In Test cricket, Pakistan has performed rather well over the last few years. The side is currently ranked No. 4 and the difference between Pakistan and the top-ranked Australia is just six points.

In the longest format, Pakistan has a stabilising influence in the calm and collected Misbah-ul-Haq who has led the team admirably. He has captained by example, kept the side largely united. In other formats, Pakistan has slipped. It doesn’t do Pakistan any credit that apart from the epic victory under Imran in 1992, the side has won just one ICC event subsequently, the 2009 World Twenty20.

The captain’s role, already significant in cricket, holds even more importance in a team such as Pakistan that tends to be riven by dissensions.

Imran lifted the side with some sensational captaincy. Whether unleashing Inzamam-ul-Haq and Moin Khan — he called them his ‘tigers’ — in the semi-final against New Zealand or imploring a young Wasim Akram to go all out in the final, Imran made all the right moves. Crucially, he quelled dissent with the sheer strength of his personality, backed youngsters and kept seniors on their toes.

When Akram, bowling at his quickest, fired Pakistan to the title triumph in Melbourne, Imran deserved his share of credit. After all, he had told Akram to bowl full clip without bothering about no-balls or wides. Imran, cleverly, had removed the pressure off his strike bowler, got him into an aggressive frame of mind. Akram went for the kill.

Pakistan, indeed, is at its best when it attacks. But lately it has been strangely subdued, whether in the ICC 2015 ODI World Cup or at the World Twenty20.

There have been moments of aggression — such as Wahab Riaz’s fiery spell against Australia in the last ODI World Cup quarterfinals — but they have been few and far between.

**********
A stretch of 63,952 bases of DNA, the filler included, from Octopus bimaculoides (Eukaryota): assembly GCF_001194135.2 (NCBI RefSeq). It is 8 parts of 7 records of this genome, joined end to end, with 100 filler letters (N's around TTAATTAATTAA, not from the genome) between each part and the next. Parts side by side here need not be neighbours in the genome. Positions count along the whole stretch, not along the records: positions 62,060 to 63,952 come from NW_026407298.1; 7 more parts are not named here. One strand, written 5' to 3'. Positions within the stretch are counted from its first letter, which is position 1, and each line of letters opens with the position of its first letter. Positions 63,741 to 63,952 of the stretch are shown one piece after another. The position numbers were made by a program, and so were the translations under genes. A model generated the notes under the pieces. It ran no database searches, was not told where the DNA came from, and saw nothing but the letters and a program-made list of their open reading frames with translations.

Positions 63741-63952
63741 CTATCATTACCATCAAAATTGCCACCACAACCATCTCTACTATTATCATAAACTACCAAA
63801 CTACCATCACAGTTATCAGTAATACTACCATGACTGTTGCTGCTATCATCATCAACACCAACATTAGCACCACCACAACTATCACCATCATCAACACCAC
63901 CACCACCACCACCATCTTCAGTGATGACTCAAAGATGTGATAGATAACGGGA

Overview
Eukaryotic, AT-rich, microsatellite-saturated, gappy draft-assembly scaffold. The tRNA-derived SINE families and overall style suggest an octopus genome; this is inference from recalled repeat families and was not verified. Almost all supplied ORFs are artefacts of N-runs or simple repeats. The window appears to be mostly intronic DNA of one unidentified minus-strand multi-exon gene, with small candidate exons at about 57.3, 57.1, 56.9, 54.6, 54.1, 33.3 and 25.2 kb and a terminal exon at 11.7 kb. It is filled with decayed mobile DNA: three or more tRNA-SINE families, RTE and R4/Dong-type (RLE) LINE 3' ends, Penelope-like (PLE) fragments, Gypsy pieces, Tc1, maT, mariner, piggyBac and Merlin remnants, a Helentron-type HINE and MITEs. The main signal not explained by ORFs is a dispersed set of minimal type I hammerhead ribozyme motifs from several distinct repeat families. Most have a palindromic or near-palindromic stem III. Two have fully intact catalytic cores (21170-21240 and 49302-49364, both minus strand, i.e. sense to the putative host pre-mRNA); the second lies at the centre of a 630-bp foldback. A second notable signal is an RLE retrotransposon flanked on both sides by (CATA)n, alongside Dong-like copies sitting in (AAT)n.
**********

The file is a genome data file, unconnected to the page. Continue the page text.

The gifted stroke-makers such as Saeed Anwar, Inzamam and Mohammad Yousuf have disappeared. Gone too is the sheer determination and single-mindedness of a Javed Miandad.

Afridi is close to the end of his tumultuous career, but he is still the team’s biggest ‘impact’ player, its foremost game-changer with the willow. This doesn’t say much about the rest.

Match-winning off-spinner Saeed Ajmal’s action coming under a cloud, forcing the bowler to change his methods, has also hurt Pakistan. Particularly since Afridi’s leg-spin is on the wane.

Pakistan still produces fast bowlers as if off an assembly line, but is yet to discover a spearhead, someone around whom the attack revolves. Wahab Riaz seems to have gone off the boil lately, but Amir still has plenty of possibilities.

Yet, Amir could well have been on his way to greatness by now but for a grave error of judgement. The match and spot-fixing scandals have hurt Pakistan.

And when the external factors are not conducive, the team wears an unsettled look. The lack of organisation and discipline has undermined Pakistan's chances in the World Cup duels against India, across formats, where the side has an abysmal record. India has been so much better prepared.

Above all, Pakistan has to rediscover its pride and passion.